To the best of my ability, I have just described Lee Hirsch’s documentary “Bully” and it’s impact on my life. What is next for me? I really don’t know. I am still trying to consider whether or not my current path will guarantee happiness and success. This film has given me hope for the future and to get back up again. I hope this encouraged you to do the same thing! 

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Do They Truly “Care”? (A Blog Post About Facing Fears)


I am about to do something that truly scares me to death every time I think about it. Never in my life have I been through an experience where I literally felt scared for my life. I encountered one of those situations about two months ago. It all happened so quickly, it is hard to describe exactly what happened. This experience was the motivation behind the important things I am about to say in this blog post. 

I got up out of bed, ate a bowl of cereal for breakfast and then get ready for my personal training session at our local gym. My mother rode in the passenger side. The drive to the gym was uneventful, but the trip back home was something I will never forget. I put my car in reverse and made sure I cleared the SUV parked beside me and the pickup parked behind me.

I then activated my left turn signal and looked both ways a few times. I didn’t see anything coming in either direction, so I committed to pulling out. Before I managed to cross the solid double yellow line, my mother yelled “watch out!” Not knowing what she was talking about, I turned and looked to my left. The sight was a large Peterbilt tractor-trailer barreling right towards us. Before I had enough time to get away, the truck t-boned right into our Ford Taurus. Shards of glass and debris flew all over the place. The impact violently tossed us around in our seats and knocked the wind out of both of us.

I finally managed to catch my breath. The Ford Taurus was completely totaled. The roof looked as if it was close to caving in on top of us. The next thing I remember was a good Samaritan walked over to the front passenger door and spoke to my mother. She checked to make sure my mother was conscious, then turned towards the onlookers and instructed them to call an ambulance. “I’m an ER nurse. I think we can get you out of this car. I’m going to open the door and I want you to grab my hand. We’re going to take it slowly.” Once they managed to help my mother out of the car, one of the local business owners grabbed a chair for my mother to sit in. Meanwhile, I was still trapped in the car. The grill of the massive Peterbilt was about two or three feet from my face. I then heard the sirens of the police, ambulance and fire department approaching from the distance. The only thing I wanted was to get out of that car.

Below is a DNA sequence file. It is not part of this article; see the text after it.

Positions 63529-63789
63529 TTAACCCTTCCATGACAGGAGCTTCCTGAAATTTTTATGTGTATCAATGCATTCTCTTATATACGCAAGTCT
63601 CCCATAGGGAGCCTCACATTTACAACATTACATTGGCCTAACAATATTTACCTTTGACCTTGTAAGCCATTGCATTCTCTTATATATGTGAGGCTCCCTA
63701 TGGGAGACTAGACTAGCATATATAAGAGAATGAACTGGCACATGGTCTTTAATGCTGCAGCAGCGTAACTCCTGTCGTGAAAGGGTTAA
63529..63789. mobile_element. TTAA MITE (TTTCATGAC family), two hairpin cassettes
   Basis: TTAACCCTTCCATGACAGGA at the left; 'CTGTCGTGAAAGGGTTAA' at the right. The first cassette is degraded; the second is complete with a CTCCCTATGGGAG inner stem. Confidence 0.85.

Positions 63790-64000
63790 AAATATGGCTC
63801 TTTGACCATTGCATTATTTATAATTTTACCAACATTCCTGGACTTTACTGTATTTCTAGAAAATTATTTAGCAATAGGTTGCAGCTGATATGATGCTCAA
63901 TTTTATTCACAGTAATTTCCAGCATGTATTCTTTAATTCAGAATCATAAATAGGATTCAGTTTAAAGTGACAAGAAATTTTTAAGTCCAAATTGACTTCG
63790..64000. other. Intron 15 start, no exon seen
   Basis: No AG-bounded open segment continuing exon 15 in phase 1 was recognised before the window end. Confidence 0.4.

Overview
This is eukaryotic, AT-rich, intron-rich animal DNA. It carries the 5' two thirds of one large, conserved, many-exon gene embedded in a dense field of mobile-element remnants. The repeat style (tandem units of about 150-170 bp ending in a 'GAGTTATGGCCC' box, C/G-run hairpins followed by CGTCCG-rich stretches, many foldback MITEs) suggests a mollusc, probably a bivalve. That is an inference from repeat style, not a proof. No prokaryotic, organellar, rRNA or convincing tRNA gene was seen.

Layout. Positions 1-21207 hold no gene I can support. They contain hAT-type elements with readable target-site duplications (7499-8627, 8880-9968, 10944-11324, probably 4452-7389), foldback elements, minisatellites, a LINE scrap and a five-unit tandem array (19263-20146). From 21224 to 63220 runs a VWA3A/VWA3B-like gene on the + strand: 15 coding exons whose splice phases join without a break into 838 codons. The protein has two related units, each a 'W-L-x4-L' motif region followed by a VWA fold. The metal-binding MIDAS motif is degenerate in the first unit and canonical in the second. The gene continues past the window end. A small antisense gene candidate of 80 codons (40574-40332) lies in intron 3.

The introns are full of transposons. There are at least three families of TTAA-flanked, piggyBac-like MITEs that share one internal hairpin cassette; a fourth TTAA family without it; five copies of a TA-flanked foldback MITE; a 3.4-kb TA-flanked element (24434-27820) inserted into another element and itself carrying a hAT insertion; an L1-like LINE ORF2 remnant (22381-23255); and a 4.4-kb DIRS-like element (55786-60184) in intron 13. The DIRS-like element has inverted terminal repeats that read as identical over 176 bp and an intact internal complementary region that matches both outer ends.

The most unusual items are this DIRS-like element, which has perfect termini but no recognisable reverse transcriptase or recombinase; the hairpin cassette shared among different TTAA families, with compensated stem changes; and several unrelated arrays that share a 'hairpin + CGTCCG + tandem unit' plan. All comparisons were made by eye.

The fire department used the jaws of life and the EMS staff extricated me from the car. They had to cut off the roof and the passenger doors to safely get to me. I was then transported by ambulance to the trauma unit at UPMC Presbyterian hospital in Pittsburgh. The police had to close Route 356 for almost an hour to clean up the scene. That 30-35 minute ride felt like an eternity. I burst into tears when we arrived at the hospital because I was so ashamed about the whole situation. I was hit by a semi truck because I failed to notice it in the oncoming lane and ended up totaling the car. I was given a CT scan and it turned out I had no internal injuries. At first, it seemed like the my mother didn’t sustain any injuries and the hospital staff permitted us to leave. We were driving out of Oakland when my mother received a call from the hospital. It was the doctor saying they needed us to come back. They found some minor fractures in her rib cage and her back.